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Myth 1: If it’s a
prescription, it must be safe; you can’t get addicted to something your doctor
prescribes. Although many medications are perfectly safe if taken in
the prescribed dosage for a short period of time, prolonged use can be
dangerous—and, yes, addictive. Some prescription drugs are especially hazardous
if the user exceeds the prescribed dosage or takes a combination of drugs.
Myth 2: “Natural”
drugs are safer than synthetic ones. Marijuana, mushrooms and other “natural” highs
still alter brain chemistry and produce dangerous side effects. They aren’t
harmless just because they grow in the ground.
Myth 3: The heroin era
(or the crack crisis, the age of ecstasy, etc.) is over. Drugs don’t just go
away. Although certain drug trends become more popular and available and then
seem to diminish in popularity over time, a drug doesn’t pose a lesser threat
to you – or your kids – simply because it is associated with the culture of a
Myth 4: If you have a
high alcohol tolerance, you don’t have a drinking problem. If you feel nothing
after several drinks, you DO have a problem. A casual drinker wouldn’t be able
to finish a couple of six-packs—and if they did, they’d feel very sick. If
you’re drinking this much and feeling fine, you need help.
Myth 5: If you have a
stable job and family life, you’re not addicted. You may still have a
job or career, a loving spouse and kids, and still have a drug or alcohol
problem. Just ask any physician in recovery—many of them practiced for years
without anyone recognizing their drug addiction. Holding down a job doesn’t
mean you’re not addicted—it could mean that you have a tolerant spouse or boss,
or you are in a career that puts up with excessive drug or alcohol use.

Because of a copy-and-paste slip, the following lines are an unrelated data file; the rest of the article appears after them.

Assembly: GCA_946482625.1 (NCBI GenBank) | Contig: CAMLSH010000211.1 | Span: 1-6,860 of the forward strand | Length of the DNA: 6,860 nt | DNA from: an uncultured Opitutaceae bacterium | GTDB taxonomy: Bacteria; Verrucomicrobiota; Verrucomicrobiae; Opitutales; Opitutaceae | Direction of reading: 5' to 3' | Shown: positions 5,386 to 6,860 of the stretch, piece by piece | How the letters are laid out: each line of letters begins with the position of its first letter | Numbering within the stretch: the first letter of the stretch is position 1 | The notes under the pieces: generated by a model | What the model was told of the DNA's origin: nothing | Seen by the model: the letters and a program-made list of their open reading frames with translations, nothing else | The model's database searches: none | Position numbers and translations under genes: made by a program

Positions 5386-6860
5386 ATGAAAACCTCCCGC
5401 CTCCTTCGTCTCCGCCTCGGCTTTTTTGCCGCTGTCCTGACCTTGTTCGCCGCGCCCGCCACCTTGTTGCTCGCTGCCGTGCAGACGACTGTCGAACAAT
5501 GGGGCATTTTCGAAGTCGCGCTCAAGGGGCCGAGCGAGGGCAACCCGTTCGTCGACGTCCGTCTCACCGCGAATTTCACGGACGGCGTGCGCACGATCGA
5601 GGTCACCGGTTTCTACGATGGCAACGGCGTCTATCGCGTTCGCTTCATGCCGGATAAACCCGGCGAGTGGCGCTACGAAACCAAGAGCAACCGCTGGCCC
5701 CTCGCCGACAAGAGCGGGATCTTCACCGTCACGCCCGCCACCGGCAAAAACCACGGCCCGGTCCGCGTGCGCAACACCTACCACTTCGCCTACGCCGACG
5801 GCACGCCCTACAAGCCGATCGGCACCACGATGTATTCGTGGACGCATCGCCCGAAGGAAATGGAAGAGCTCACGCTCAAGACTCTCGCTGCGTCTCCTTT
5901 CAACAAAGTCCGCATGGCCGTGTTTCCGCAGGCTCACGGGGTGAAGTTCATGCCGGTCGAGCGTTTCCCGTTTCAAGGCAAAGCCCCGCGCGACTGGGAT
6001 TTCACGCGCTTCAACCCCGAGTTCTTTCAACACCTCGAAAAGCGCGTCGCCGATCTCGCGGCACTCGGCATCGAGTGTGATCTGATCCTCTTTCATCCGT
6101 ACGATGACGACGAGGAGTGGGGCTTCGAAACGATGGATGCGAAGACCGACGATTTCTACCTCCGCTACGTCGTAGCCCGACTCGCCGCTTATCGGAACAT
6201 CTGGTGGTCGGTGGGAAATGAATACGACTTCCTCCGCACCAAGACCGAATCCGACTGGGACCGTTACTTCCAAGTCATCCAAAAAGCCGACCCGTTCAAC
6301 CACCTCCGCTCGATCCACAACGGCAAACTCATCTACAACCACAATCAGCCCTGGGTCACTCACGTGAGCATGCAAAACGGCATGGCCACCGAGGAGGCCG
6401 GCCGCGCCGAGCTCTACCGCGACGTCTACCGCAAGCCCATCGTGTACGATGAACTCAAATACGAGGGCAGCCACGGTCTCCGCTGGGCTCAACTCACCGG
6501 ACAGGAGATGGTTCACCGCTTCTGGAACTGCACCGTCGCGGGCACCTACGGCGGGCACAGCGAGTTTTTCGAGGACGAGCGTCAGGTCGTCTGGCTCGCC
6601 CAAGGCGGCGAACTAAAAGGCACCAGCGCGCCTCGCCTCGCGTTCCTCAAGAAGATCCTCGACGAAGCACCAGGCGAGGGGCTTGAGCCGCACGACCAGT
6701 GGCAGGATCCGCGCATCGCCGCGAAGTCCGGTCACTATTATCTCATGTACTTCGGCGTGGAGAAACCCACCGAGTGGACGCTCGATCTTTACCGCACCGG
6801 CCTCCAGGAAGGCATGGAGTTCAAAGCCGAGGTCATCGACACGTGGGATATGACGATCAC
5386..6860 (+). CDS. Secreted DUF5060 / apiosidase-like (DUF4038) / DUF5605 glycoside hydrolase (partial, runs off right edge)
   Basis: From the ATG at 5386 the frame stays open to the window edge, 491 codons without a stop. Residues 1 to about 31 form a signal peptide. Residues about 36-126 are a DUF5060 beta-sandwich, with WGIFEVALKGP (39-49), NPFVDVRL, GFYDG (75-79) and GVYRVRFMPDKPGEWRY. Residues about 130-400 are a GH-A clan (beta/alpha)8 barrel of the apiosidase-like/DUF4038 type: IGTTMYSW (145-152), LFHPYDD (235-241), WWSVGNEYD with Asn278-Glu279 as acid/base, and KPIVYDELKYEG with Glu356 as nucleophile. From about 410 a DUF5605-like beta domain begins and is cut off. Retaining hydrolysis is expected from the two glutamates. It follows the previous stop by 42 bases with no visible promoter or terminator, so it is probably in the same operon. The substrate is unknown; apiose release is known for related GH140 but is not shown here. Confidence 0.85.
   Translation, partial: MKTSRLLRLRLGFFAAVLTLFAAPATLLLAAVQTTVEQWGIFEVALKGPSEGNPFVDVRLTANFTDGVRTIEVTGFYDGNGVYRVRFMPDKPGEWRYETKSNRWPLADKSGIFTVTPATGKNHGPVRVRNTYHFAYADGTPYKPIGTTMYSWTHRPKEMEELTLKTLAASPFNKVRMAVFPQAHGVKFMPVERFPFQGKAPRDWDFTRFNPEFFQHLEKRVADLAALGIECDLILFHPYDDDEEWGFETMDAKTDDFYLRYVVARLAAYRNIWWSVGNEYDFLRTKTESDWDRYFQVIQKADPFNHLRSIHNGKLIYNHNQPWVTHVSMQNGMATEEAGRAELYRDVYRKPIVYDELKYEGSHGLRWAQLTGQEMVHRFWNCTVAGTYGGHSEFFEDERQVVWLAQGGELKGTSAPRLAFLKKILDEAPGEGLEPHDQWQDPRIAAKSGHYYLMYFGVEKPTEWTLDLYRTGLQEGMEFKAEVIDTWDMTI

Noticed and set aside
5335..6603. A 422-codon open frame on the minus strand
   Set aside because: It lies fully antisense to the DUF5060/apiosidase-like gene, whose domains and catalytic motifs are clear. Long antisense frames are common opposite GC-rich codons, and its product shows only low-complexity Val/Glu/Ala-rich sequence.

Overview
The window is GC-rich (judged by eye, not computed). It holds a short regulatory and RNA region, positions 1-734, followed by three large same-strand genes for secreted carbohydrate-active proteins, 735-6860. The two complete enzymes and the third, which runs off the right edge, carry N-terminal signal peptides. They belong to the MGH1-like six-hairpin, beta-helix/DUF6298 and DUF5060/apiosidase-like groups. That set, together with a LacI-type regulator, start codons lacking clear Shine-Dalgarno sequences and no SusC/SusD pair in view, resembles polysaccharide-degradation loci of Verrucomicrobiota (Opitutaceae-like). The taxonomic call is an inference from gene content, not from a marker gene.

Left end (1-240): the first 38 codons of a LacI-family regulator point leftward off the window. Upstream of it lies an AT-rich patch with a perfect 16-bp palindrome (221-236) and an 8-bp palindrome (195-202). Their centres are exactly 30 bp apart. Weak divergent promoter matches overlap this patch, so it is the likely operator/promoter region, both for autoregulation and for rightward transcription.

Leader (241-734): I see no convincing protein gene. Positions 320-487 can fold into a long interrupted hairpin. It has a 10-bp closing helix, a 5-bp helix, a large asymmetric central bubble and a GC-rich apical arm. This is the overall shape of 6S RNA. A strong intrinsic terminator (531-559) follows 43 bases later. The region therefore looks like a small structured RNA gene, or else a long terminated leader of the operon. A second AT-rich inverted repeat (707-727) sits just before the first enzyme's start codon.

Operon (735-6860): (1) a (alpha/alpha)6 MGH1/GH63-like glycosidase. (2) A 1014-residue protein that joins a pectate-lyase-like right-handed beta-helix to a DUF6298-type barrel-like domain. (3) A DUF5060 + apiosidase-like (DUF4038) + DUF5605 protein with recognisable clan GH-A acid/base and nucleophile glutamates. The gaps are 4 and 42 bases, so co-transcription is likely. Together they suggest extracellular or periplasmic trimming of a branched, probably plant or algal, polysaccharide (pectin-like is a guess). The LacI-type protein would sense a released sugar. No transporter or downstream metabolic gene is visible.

Although you may still be treading water, you are risking everything, and rock
bottom may not be far away.
Myth 6: Drug addiction
is a choice. Drug use is a choice, and prolonged use changes
your body and brain chemistry. When that happens, the user no longer appears to
have a choice—this is when use and misuse become addiction.
Myth 7: Detox is all
you need. You aren’t addicted after you finish detox. They can just knock you
out so you can detox while you sleep. Detox is difficult and it’s just the
beginning. The new “ultra rapid detox” programs can be dangerous and even
deadly. Finally, detox is the first step towards recovery, but addiction is a
chronic illness—like diabetes, asthma or hypertension, it needs to be managed
throughout the lifespan. There is no cure.
Myth 8: If someone in
recovery uses drugs or alcohol again, they’ll be right back where they were
when they first quit. This can be a self-fulfilling prophecy. If you believe that one
drink will throw you back to “square one,” then it will. However, it is
entirely possible to relapse, realize your mistake, and get right back in
Myth 9: You need to be
religious in order to get sober. Sobriety doesn’t require you to believe in God
or subscribe to any organized religion. It helps, however, if you believe in
humanity, family, community, and the good aspects of yourself—beliefs that are
greater and stronger than your own daily life with drugs.
Myth 10: Addicts are
bad people. Addicts aren’t “bad” people trying to get “good,” they’re sick